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Grande dame of ballet in Falls starts dancers on right foot

NIAGARA FALLS – Elegant and poised in a casual summer dress, Beverley Feder recently gave a tour of her ballet school, the Feder School of Classical Ballet. It’s tucked behind a purple door on the Portage Road side of the Niagara Arts and Cultural Center, 1201 Pine Ave.

The ballet school – and the nonprofit Greater Niagara Ballet Company, which shares the same teaching space, with separate offices – are celebrating their 50th year.

Feder, the grande dame of ballet in the Niagara region, founded both in 1967.

Born in Niagara Falls, N.Y., she grew up in Niagara Falls, Ont., and retains dual citizenship. She received two decades of training at the Spear School of Ballet Arts and the National Ballet of Canada and earned a Licentiate Certification in Sarasota, Fla. She later earned an Advanced Certificate in Lillishall, England. In 1994, she was awarded the distinction of Fellow of the Imperial Society of Teachers of Dance, London.

Feder long maintained studios in both countries and currently continues to teach ballet twice a week at her Niagara Falls studio, as well as twice a week at Danceworks in Niagara Falls, Ont. She also still travels the U.S. serving as a Cecchetti examiner for Cecchetti USA.

Feder also continues to serve as artistic director for the Greater Niagara Ballet Company, which is holding auditions for its popular “Nutcracker” performance, slated this year for Dec. 8 and 9 at the Niagara Falls High School Performing Arts Center, 4455 Porter Road.

Feder’s husband, H. William “Bill” Feder, recently recalled that when Niagara Falls Mayor E. Dent Lackey asked Beverley to start a ballet company in this city, she responded with the founding of the Niagara Civic Ballet. It was reorganized in 1999 as a 501(c)3 not-for-profit with the new name of Greater Niagara Ballet Company.

“Mayor Lackey said, ‘Every great city has a ballet company,’ ” Bill Feder recalled. “And, the Greater Niagara Ballet Company competes with anything you’d see at Shea’s (Performing Arts Center in Buffalo) or anything in Hamilton (Ont.).

“Beverley came here on a mission after we got married and I didn’t realize how focused, how dedicated she was to ballet,” he said.

“Our first performance was ‘La Valse’ and it was with the philharmonic – the Niagara Falls Philharmonic – because we used to have one here,” she recalled.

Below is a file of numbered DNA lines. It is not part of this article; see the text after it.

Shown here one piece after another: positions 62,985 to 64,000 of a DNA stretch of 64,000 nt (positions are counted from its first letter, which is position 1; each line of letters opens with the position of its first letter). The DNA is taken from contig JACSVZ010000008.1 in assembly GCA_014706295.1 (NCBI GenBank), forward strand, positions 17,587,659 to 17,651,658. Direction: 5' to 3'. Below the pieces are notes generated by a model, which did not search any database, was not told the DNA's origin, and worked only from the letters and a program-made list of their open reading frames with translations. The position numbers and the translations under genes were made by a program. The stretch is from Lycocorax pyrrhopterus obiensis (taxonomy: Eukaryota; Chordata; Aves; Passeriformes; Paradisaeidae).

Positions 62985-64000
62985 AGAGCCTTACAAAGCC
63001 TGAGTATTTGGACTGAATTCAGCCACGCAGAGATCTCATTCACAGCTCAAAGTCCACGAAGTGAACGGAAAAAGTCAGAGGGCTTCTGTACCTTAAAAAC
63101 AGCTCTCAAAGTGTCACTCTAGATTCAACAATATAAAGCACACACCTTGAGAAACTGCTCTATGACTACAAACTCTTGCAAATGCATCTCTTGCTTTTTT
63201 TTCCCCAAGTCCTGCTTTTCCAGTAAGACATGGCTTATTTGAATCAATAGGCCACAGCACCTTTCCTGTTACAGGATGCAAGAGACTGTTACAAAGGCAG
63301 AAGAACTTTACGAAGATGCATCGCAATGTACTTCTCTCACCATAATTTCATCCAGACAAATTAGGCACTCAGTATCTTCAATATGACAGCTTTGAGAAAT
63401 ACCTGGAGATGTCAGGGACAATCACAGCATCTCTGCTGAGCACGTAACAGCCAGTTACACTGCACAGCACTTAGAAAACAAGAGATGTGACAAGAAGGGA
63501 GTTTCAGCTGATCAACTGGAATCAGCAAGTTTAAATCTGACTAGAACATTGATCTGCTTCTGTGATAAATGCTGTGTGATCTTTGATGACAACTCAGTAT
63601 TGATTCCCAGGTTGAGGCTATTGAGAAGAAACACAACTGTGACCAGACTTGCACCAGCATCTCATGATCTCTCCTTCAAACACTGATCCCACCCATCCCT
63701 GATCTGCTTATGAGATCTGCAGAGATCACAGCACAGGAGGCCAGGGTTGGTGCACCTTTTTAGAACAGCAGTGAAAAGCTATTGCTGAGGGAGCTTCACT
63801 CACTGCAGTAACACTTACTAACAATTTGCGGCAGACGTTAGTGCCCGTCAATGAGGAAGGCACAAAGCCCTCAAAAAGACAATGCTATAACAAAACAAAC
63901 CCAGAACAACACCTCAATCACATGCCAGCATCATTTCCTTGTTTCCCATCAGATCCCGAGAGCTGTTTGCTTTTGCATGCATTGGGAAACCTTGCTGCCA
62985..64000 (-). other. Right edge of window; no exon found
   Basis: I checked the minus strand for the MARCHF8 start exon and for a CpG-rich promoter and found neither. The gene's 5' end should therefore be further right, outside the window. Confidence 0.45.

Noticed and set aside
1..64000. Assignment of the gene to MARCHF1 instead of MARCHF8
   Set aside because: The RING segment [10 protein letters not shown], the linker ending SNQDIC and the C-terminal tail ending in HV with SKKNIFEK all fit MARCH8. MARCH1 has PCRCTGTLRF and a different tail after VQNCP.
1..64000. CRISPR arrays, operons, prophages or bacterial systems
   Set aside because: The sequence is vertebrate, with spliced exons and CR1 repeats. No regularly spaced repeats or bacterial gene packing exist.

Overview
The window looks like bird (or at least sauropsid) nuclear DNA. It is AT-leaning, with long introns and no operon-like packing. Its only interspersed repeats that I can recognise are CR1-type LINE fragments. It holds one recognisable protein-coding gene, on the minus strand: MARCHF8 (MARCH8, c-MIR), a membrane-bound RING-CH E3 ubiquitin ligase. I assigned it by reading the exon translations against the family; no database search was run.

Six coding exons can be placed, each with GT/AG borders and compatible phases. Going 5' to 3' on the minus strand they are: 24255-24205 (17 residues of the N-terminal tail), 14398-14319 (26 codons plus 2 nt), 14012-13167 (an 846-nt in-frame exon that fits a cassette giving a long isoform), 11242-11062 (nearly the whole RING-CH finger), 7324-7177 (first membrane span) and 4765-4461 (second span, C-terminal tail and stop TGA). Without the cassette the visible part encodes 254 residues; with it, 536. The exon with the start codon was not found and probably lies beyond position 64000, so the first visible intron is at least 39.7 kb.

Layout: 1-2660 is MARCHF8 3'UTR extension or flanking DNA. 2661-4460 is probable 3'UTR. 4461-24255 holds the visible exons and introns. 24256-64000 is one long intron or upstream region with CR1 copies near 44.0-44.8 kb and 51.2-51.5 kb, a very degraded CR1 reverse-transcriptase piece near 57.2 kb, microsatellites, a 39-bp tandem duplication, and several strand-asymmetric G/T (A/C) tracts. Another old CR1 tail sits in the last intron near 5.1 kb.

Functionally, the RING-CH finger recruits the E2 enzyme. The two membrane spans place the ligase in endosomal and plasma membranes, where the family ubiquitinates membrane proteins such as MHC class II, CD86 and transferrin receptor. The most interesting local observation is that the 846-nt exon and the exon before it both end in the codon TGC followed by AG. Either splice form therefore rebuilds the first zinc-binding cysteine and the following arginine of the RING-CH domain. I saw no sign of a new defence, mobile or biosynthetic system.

Feder’s husband, who holds a Ph.D. in history education and taught at LaSalle High School and the University at Buffalo, also served as a Niagara County legislator for 26 years. Bill Feder refers to himself as his wife’s “helper,” photographing and cataloging her many accomplishments and proud to show off the many kudos she has received over the past five decades.

“I have a story,” said Feder of his wife. “I remember Beverley had a number of students years ago who were challenged, with iron braces and all types of maladies, and she was able to get 75 to 80 of these children on the stage to do what they could do, to perform, and there were tears in everyone’s eyes.

“The Ontario Department of Education heard about it and came down to learn how she achieved this, how she was able to help them learn this and how it empowered these children,” he continued. “And, at the same time, I thought, ‘I’ve got to marry this girl.’ ”

They’ve been married 53 years.

Today, large, framed photographs line the walls of dance school and ballet company’s lobby and main studio, and the couple recently pointed to each picture and recalled the performer and performance with great fondness, as if it had occurred only yesterday.

Beverley also frequently gave an update on the current whereabouts of these former students, explaining that a great many still keep in touch with her.

“I’m in touch with so many of these girls,” she said, pointing to different photos taken long ago. “This one dances in Japan, that one is a pharmacist now. This one is a teacher ….”

She has created a repertoire of nearly two dozen different, major ballet productions over the years, including “Degas” and “Swan Lake.”

The GNBC productions are open to all ballet students in the U.S. and Canada by audition and provide the students with the opportunity to partner with professional dancers from such esteemed groups as the National Ballet Company of Annapolis, Md., the State School of Ballet, Poznan, Poland; the National Ballet of Canada, Toronto; and the New York Theater Ballet, New York City. They perform at Artpark, Niagara University and Brock University in Canada as well as the Niagara Falls High School stage.